Wish upon a star
Lynn goalkeeper DiCerbo, home-grown product, lives dream
EVANS, Ga. – On a team made up primarily of international players from far away, goalkeeper Matt DiCerbo stood out as the only truly home-grown product playing for the Lynn Fighting Knights who won the NCAA Division II Men’s Soccer National Championship on Saturday.
DiCerbo said he thought about that just before taking the field for Saturday’s 3-2 victory against Saginaw Valley State at Blanchard Woods Park.
“I almost was in tears before we came out onto the field,” DiCerbo said. “I grew up obviously watching [the Lynn team] play. I watched the season when they won it in 2003. I’m still in contact with all those guys, and they’ve supported me and this team the entire way.”
DiCerbo was barely a teenager when he watched as Lynn won that 2003 national title. The Fighting Knights returned to the NCAA Final Four in 2005, but lost in the semifinals. And last year, with DiCerbo in goal, they lost to Fort Lewis in overtime in the national championship game.
“I can’t even explain what this means to me,” DiCerbo said. “Losing last year in the final was absolutely devastating to me and the entire team. I really think that’s what motivated us this year, to get back here and get the job done this year. It was a dream for so long, and it just came true – so I’m obviously ecstatic about it.”
DiCerbo, a native of Boca Raton, Fla, was the only Florida native on the 25-man Lynn roster, and one of only five players on the roster who are not from another country. He began his collegiate career in 2008 at Lenior-Rhyne College in North Carolina before transferring back home to Lynn, which is located in Boca Raton.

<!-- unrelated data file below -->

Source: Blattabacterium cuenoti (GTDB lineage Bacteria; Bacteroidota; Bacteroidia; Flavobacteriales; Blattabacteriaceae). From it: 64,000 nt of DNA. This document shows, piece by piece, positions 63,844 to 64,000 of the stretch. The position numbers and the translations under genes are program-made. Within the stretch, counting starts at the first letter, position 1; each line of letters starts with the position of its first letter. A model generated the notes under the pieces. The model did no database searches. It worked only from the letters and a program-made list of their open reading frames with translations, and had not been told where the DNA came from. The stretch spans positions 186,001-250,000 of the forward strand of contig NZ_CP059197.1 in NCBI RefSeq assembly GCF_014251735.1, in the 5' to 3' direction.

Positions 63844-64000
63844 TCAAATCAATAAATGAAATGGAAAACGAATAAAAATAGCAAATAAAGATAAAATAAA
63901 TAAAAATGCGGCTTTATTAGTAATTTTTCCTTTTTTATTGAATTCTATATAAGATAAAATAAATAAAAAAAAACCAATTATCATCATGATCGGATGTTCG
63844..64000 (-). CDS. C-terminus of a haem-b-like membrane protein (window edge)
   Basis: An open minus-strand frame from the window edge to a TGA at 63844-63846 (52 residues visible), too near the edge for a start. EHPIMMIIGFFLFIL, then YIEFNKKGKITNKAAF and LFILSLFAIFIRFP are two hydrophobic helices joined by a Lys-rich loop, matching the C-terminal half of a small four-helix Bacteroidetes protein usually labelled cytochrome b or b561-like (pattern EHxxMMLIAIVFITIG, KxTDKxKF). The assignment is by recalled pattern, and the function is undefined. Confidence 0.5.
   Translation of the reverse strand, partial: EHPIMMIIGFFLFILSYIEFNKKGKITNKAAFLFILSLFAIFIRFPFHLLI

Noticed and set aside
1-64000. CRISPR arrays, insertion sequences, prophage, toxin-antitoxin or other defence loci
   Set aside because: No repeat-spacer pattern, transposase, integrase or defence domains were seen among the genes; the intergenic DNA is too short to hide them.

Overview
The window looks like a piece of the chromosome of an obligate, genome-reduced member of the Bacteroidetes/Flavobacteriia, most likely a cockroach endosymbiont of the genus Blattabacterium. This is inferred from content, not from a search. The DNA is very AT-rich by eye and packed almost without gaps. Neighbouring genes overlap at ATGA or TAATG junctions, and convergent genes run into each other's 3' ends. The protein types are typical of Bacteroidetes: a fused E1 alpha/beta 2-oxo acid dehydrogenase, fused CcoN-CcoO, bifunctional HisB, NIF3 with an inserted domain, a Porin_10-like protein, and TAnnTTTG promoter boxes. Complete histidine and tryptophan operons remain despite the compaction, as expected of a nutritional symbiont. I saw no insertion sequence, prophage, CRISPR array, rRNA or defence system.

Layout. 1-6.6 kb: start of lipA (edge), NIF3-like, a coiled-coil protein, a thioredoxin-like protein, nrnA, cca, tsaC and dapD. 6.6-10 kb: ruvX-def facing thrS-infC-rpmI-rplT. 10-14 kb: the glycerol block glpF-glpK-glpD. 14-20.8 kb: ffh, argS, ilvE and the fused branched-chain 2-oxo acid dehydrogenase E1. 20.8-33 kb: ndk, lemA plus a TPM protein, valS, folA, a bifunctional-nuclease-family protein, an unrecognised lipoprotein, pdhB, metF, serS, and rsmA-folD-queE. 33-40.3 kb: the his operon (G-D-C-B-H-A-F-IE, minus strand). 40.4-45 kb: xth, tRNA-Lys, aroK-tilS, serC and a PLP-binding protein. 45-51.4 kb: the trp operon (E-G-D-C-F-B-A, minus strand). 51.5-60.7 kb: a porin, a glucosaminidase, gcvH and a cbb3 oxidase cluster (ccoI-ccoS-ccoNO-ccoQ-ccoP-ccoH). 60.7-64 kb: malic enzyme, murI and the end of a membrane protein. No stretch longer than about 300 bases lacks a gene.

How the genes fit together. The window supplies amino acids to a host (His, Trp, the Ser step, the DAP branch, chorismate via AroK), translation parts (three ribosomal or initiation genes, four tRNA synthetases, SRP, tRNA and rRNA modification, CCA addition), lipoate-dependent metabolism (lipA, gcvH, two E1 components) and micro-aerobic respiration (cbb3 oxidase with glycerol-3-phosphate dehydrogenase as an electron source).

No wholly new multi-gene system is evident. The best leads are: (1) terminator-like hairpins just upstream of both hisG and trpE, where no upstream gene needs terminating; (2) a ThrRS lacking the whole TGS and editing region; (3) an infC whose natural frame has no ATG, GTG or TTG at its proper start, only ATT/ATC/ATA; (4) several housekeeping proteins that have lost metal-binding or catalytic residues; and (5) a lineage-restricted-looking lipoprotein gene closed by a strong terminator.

“We’ve had Matt for four years now. We’ve seen Matt develop immensely in his ability to lead the defense and organize our back line,” Lynn coach John Rootes said. “He’s kept us in a lot of games this season that we may have lost with a goalkeeper who wasn’t as good.”
DiCerbo entered the Final Four with the second-lowest goals-against-average in the nation. His 0.41 GAA also was the third-lowest in school history, and his 21 career shutouts are the fifth-most at Lynn. He was the goalkeeper of record in all but one of 19-3-1 Lynn’s games this season.
He had a shutout going for much of Saturday’s championship game, but had to withstand a furious rally by Saginaw Valley State over the final 20 minutes. DiCerbo credited his teammates with playing outstanding defense in front of him, making his job easier.
“Our back four is very organized. They did a great job all season,” DiCerbo said. “Obviously Johnny and [A.B. Magnusson] and Martin [Wehlert] were all over the place [Saturday]. Then we had a variety of guys playing on the left side and doing the job there. Even [forwards] Jack [Winter] and Julian [Harder] did a good job of tracking back and stealing balls.
“I have to hand it to [Saginaw Valley State]. They never quit and they never backed off. With 20 minutes to go and down three-nil, I think most teams would have. They put us under immense pressure and got themselves a couple of goals. It may not have been pretty, but we were able to hang on and that’s all that matters for us.”
Rootes said the Fighting Knights could not have enjoyed the success they had during the past two seasons without DiCerbo.
“Last year he got us to the [national semifinals] with his great play on penalty kicks. We won several games that way on our way to the [national semifinals],” Rootes said. “So he was good last year, but he was better this year.
“He’s very, very strong and athletic and just had a great year. I’m so proud of him and how far he’s come from the first day we got him to now. He’s gotten to the pinnacle of the sport, and that’s something to be very proud of.”